A new report reveals that Saudi Arabia’s tourism industry could sustain a substantial loss of up to 45 percent this year as a result of the novel coronavirus pandemic.
Even though the ultra-conservative kingdom opened its doors to international tourists for the first time last September as part of a broader push to cut its economic dependence on oil, the COVID-19 outbreak slammed the shutters closed as Saudi authorities had to implement strict measures in order to contain the spread of the deadly disease, according to the report published by the Arabian Business weekly magazine on Sunday.
On February 26, Saudi Arabia announced it has suspended entry for individuals aiming to perform Umrah pilgrimage or to visit the Prophet's Mosque in Medina over concerns of the spread of the novel coronavirus.
The Ministry of Foreign Affairs said in a post published on its official Twitter page at the time that the decision was one of the three precautions taken by the Saudi government to "provide the utmost protections for the safety of citizens and residents and everyone who intends to come to the territory of the Kingdom to perform Umrah or visit the Prophet's Mosque or for the purpose of tourism."
#Statement | Proactive Preventive Measures to Prevent the Arrival of the New Coronavirus (#COVID19) to the Kingdom pic.twitter.com/fuBAWq19Du— Foreign Ministry 🇸🇦 (@KSAmofaEN) February 26, 2020
Umrah, a lesser pilgrimage compared to the annual Hajj, involves a visit to Saudi Arabia where Islam's holiest site Kaaba is located.
Moreover, all travel in and out of the country was suspended in March.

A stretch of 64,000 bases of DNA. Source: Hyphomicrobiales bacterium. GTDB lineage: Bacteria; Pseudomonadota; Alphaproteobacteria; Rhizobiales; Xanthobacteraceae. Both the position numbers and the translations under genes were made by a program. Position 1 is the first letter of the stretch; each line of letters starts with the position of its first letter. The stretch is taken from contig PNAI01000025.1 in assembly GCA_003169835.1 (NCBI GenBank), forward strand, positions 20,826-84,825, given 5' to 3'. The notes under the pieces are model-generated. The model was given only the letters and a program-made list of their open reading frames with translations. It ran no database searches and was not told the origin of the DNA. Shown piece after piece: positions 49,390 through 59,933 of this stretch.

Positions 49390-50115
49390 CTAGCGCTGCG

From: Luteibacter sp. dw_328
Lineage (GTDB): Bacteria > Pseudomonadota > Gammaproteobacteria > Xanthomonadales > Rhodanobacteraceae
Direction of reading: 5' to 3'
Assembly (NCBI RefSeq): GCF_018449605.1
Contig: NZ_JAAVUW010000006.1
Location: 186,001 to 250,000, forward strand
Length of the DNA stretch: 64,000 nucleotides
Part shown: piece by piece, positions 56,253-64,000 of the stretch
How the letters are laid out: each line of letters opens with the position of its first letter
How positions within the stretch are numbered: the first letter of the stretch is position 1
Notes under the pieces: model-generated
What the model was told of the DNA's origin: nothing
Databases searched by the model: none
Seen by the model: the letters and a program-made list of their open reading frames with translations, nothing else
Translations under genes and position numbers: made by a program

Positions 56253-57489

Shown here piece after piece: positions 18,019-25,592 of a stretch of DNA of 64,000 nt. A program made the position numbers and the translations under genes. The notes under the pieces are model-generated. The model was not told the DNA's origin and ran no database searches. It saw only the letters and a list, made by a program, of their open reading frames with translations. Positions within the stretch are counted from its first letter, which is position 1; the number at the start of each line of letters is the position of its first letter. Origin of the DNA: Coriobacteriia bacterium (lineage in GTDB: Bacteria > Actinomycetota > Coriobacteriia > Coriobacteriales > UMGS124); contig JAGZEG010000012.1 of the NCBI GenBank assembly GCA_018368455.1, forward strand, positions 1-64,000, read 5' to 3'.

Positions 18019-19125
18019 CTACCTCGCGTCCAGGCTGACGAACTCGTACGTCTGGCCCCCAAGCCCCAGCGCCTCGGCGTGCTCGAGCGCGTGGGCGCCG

Some 2.5 million million Muslims come to the holy cities of Mecca and Medina each year to make the Hajj pilgrimage.
But Saudi authorities have urged Muslims to wait before making plans to attend since there needs to be more clarity about the deadly coronavirus pandemic.
“We believe this year the impact will be in the range of 35 percent – 45 percent decline, compared to last year, depending on how fast we will reopen the country and receive visitors,” Ahmed al-Khateeb, Minister of Tourism, said in an interview with Reuters news agency on April 24.
“The sector has been severely impacted, hotels globally are suffering today from very low occupancy ratios, it is the case here in Saudi Arabia as well. We hope things get better in the next few weeks and we have a fast recovery,” he added.
Saudi Arabia has indicated that it wants to increase international and domestic visits to 100 million a year by 2030 with the Riyadh regime expecting to create one million tourism jobs as well.
At an international conference in October 2017, Saudi Crown Prince Mohammed bin Salman unveiled plans to build a new city and business zone, known as NEOM, which officials say will be backed up by more than $500 billion in investment.
The so-called city of the future is conceived to span an area of 26,500 square kilometers, stretching across the borders of northwest Saudi Arabia into Jordan and Egypt.
According to an unnamed Saudi official, Riyadh plans to build seven cities and tourism projects, while Egypt will focus on developing the existing resort cities of Sharm el-Sheikh and Hurghada.
All these come as Saudi Arabia faces a tarnished international image amid criticism of its human rights record following the gruesome murder of US-based renowned journalist Jamal Khashoggi, and a heavy-handed crackdown on women's rights activists.
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